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Barely a day goes by when you don’t read in the papers about some security breach or other. Did you hear about the one a few weeks ago where a fraudster hacked 272 million unique email addresses and passwords? In this instance, a security firm, Hold Security, persuaded him to hand the information over, which he did. Their founder Alex Holden summed it up when he said, “Eventually, almost everyone gets breached.”
And that’s what keeps CISOs up at night. That inevitability. Given that most organisations are unaware malicious breaches have occurred until 256 days later (Source: Ponemon Institute), it’s not surprising. When I was moderating a roundtable discussion recently on security, Jim Griffiths, Head of Information Security at Kier Group voiced what everyone else was thinking:
“Like many others we’re kind of secure
right up until the point we’re not.”
But what point is that? Wouldn’t that be nice to know…
So, it’s not if but when. But while you’re waiting for the inevitable, where do you position yourself on the spectrum of liberation vs lockdown.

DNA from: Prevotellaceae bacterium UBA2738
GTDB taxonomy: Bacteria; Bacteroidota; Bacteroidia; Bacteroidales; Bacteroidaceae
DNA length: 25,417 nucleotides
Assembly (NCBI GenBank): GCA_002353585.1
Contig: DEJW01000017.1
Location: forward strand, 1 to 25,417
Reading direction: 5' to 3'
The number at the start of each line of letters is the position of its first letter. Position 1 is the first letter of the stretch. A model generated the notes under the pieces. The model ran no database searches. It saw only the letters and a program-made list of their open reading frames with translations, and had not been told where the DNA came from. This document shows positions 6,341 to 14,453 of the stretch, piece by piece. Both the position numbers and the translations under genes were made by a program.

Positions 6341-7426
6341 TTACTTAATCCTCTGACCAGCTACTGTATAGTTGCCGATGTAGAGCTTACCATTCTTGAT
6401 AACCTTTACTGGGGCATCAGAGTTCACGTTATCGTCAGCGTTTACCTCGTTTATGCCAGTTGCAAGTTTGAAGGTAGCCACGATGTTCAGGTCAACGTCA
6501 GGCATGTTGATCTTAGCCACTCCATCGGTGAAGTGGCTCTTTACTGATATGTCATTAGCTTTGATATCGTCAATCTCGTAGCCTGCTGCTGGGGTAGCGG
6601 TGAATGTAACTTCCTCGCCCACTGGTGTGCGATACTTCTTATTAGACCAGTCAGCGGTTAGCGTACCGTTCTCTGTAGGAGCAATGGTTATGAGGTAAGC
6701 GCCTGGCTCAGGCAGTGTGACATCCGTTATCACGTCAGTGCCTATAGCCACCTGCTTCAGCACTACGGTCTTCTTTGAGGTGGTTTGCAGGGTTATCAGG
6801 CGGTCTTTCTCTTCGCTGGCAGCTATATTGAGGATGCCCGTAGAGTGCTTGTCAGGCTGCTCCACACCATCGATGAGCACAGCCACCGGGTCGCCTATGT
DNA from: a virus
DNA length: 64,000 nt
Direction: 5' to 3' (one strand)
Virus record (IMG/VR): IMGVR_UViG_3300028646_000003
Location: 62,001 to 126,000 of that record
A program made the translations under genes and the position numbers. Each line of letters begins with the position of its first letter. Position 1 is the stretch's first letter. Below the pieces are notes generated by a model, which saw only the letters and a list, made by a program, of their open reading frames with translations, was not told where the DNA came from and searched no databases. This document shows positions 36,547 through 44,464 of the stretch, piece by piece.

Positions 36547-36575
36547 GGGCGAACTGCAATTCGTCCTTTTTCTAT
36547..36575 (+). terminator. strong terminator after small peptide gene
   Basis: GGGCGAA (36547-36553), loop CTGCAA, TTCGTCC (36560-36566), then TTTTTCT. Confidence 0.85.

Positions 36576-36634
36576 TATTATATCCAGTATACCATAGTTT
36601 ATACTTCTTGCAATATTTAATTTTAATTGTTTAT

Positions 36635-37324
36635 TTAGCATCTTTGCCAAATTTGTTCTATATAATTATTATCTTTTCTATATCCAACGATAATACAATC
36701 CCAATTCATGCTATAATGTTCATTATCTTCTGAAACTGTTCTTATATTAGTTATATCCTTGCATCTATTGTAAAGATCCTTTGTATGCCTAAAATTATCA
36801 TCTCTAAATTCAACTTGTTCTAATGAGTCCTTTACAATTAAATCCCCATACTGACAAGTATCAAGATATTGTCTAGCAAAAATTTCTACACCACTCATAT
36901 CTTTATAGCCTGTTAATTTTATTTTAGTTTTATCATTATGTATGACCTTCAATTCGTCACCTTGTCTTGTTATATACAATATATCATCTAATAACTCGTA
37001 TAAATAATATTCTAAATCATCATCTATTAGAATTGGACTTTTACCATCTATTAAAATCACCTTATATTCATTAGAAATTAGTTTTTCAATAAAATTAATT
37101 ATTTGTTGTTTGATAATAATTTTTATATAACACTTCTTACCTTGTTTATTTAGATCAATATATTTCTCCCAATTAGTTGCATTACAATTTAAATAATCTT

As Kamini Patel, CISO at Centrica put it,
“One of the considerations is what is enough to satisfy
a) the board, b) the stakeholders, and c) making sure that we’ve got adequate controls in place without turning it into a Fort Knox where you can’t use the systems?
So there has to be a level of trust.”
You need trust if only not to slow things right down and kill off agility and hence business performance. The other issue is frankly, that if you don’t trust your users, or give them what they want they’ll just go around you and do it anyway. This sounds a little bit like being a parent dealing with a wayward child. Maybe it’s not that different.
Bruce Davie, CTO of Networking at VMware put it succinctly, suggesting
“You need to to view security and agility as flip sides of the same coin in that, yes we all want to be secure. We don’t want to be on the front page of the newspaper as the last big company that got hacked. But we have users who need to get their jobs done. And so we have to find ways of delivering security that don’t inhibit either agility.”
So, a system that is secure, agile, that satisfies the board / stakeholders and trusts users enough but not too much. Oh and that can detect the unknown unknowns. It’s a tough checklist. No wonder then that CIO and CISO turnover is high…
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